Monthly Archives: February 2008

Office File Formats Released

Filed under Uncategorized

Microsoft has just recently (as of Feb 15) released the full specs on the various Office file formats (including Word DOC files, Excel XLS files and Powerpoint PPT files, in particular).

The specs are available here.

If you’re a file format geek, or your job actually revolves around manipulating these types of files, this is surely a welcome addition to your arsenal.

Some of this information has been available, more or less, for quite some time. Most everyone who’s interested knows, for instance, that these files are actually OLE structured storage files, essentially entire “mini file systems” unto themselves.

But much of the detail has been sketchy at best, till now.

One word of warning though. Don’t expect these to be simple, cookbook recipes on rolling your own version of Word or Excel. The specs are huge and the formats unbelievably complex, having evolved over the course of 10 or more years. Further, these are not Web 2.0, nice, friendly XML/HTML/Text/human readable files by any stretch. They’re tangled, binary, pointer-ridden globs of structures that take a good deal of code just to render somewhat intelligible.

That said, official documentation is far better than none, and surely beats reverse-engineering the formats, as has been done up to this point.

I know I’ll be digging into this more in the coming weeks.

Happy hacking!

Implementing a Shell Context Menu Handler In VB6

Filed under Uncategorized

I won’t go over the details of doing this here. There is a excellent run through online at O’Reilly. Check here. Specifically, it’s chapter 4 of J.P. Hamilton’s book “Visual Basic Shell Programming”.

I suppose it’s so dated now that they’re making it available online free. Not sure whether that’s a good thing, or a bad indicator of the age of tools I’m using<g>.

At any rate, this is an excellent reference if you happen to be doing this.

Specifically, the part about modifying the VTable on the fly to handle some of the IContextMenu methods is very good.

But the part that really had me smacking my head was the “Restore the VTable during object termination” section.

Duh! No wonder I was having some weird, after my context menu handler had popped up and done it’s thing, Explorer would crash kind of moments.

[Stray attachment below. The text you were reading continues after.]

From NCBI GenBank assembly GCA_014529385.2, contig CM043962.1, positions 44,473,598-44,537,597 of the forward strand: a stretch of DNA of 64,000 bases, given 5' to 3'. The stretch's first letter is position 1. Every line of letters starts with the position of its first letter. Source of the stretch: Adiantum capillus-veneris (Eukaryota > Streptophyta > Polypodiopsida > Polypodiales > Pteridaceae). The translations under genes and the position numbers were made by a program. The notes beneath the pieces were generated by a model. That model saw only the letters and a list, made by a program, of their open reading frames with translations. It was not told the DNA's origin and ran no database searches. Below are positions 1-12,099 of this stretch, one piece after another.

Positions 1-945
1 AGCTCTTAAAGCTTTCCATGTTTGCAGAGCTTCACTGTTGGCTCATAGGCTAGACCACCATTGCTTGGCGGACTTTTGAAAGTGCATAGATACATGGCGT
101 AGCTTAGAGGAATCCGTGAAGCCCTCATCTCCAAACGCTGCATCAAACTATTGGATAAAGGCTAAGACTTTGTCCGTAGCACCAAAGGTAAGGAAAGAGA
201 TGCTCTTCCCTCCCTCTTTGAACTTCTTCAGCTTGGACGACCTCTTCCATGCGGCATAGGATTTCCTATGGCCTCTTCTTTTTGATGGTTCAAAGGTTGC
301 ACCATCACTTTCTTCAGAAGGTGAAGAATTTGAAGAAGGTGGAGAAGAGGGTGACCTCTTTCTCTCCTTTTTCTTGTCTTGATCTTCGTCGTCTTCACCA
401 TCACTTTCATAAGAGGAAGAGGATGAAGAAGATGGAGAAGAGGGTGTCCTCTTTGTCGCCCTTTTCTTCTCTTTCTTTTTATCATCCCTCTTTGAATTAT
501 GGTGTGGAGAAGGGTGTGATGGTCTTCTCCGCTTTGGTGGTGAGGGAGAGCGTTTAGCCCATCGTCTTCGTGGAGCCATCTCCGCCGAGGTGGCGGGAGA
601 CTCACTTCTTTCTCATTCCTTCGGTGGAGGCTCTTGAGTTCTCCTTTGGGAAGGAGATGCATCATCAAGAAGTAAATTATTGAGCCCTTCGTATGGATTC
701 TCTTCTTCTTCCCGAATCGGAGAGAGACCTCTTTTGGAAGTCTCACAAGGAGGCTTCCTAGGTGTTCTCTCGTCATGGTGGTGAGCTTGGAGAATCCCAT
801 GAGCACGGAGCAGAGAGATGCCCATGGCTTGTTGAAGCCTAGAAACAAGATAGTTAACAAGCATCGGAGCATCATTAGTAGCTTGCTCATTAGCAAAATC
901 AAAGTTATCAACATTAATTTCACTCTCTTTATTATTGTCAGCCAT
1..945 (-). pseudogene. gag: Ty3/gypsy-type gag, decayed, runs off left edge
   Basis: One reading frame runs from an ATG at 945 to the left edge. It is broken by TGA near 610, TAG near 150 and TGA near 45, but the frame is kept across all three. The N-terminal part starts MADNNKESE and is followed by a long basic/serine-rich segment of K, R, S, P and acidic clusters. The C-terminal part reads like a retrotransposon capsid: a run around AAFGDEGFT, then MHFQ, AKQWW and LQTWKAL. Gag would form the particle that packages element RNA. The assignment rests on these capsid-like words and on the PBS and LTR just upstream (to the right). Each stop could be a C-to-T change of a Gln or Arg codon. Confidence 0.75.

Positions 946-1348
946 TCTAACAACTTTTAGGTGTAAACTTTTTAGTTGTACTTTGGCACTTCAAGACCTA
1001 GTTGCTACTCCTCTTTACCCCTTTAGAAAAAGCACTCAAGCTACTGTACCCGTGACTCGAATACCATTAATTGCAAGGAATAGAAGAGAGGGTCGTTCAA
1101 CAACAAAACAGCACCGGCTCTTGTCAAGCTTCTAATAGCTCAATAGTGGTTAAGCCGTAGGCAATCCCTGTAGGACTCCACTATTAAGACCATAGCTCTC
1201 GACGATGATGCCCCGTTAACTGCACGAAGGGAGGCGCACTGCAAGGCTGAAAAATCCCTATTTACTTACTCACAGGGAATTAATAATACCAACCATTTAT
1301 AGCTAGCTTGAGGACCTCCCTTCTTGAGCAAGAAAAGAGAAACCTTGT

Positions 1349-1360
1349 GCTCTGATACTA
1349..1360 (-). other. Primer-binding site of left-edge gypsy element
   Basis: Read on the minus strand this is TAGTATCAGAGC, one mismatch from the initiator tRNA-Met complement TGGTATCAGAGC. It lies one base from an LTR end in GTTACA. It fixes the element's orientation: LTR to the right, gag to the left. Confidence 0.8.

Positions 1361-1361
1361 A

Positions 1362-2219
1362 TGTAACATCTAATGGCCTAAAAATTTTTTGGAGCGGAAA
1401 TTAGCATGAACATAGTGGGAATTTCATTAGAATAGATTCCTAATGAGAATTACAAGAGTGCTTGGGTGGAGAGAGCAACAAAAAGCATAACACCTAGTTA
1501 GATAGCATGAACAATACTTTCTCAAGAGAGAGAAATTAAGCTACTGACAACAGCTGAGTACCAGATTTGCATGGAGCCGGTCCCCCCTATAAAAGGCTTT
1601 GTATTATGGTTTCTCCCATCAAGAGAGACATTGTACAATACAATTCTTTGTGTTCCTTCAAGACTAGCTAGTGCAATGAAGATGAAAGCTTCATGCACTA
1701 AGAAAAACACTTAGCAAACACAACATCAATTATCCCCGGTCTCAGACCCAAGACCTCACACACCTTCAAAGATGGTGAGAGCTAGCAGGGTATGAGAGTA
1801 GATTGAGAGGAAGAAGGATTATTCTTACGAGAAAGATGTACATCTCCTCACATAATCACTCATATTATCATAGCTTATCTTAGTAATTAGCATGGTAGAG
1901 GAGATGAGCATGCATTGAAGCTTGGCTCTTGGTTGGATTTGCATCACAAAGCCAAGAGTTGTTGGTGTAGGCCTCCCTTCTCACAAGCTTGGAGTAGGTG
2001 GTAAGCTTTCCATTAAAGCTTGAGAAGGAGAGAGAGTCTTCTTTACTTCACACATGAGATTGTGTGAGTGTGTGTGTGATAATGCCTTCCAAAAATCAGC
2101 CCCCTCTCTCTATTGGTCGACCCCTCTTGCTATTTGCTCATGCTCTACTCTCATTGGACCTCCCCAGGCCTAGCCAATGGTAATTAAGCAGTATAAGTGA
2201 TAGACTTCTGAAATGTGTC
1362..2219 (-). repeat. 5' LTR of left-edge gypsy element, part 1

This is one of those times when telecommuting can be a drag. Having a co-worker glance over my shoulder probably could have caught that kind of mistake much earlier than when I caught it.

Moral of the story: If you’re gonna manually jack up COM VTable pointers, always put ’em back they way you found ’em.

DVDs on your Tivo

Filed under Tivo

image At one point, a few months back, it struck me that it might be nice to watch DVDs via my Tivo.

Why on earth do that, you might ask?

  • You won’t have to jockey with discs (my 4 year old loves watching things a second time, or in the case of Mr Roger’s Neighborhood, Sesame Street and any movie with a princess in it, a third, forth, or x^nth time).
  • The Tivo has a pause even my 4 year old can use (which is very important when there’s the need for a potty break mid-Cinderella!)
  • Pause, rewind, etc just seem to work so much smoother on the Tivo. Plus, if you do have to pause your movie, the Tivo will preserve where you are, even if you bail out completely. My DVD player can’t do that.

What you need

  1. A DVD (that you want to convert to a Tivo-friendly movie)
  2. A DVD drive in a PC (preferably, a reasonably fast PC)
  3. A networked Tivo (not much point if it’s not networked)
  4. DVDFab HD Decryptor Freeware version – used to extract the main movie from a DVD
  5. VOB2MPG – used to convert the extracted VOB fileset into a single MP4 file
  6. Tivo Desktop installed on your PC – This is how you get the final MP4 movie transferred to the Tivo

A Word of Caution

A few of my DVD’s just couldn’t be converted this way. I’m guessing they’re of the sort that have the “mangled disc” copy protection, but I can’t swear to it. Maybe there’s a utility out there that could work around this, but, hell, if I want to watch those discs, I just use the disc itself and be done with it.

At any rate, your mileage may vary.

Extract the Main Movie VOB (Video Object)

Install DVDFab, and start it.

Insert your DVD and let it load in into DVDFab.


Select the Main Movie option, enter a Target Path (a scratch folder on a harddrive with at least 5-7gig free), and make sure the main movie chapter is highlighted (it’ll usually be the one with the longest Play Time).

Then click Start.

On my machine, it takes about 7 minutes to extract a typical DVD movie.

Convert the Main Movie VOB to an MPG file

Now install and run VOB2MPG

You should see this:


Click the folder button beside the “Folder Containing VOB sets” box, and select the Video_TS folder created by DVDFab during the conversion above.

The click the folder button beside the “Folder to write MPGs to” and just select some other scratch folder somewhere. This is where it’ll save the converted MPG file.

Make sure the target drive has plenty of free diskspace (another 5-7 gig should be fine).

And click Start.

This also takes about 5 minutes or so on my machine.

When it finishes, you’ll have a nice and tidy MPG movie file that you can transfer to your Tivo. At this point, you can get rid of the VOB files and folder created by DVDFab above; they are no longer necessary.

To figure out where to put the MPG file, just open the Tivo Desktop and click View – Published Video.


You should see the above screen. Click the highlighted “Where is this Folder” link to open an Explorer window right to the proper place.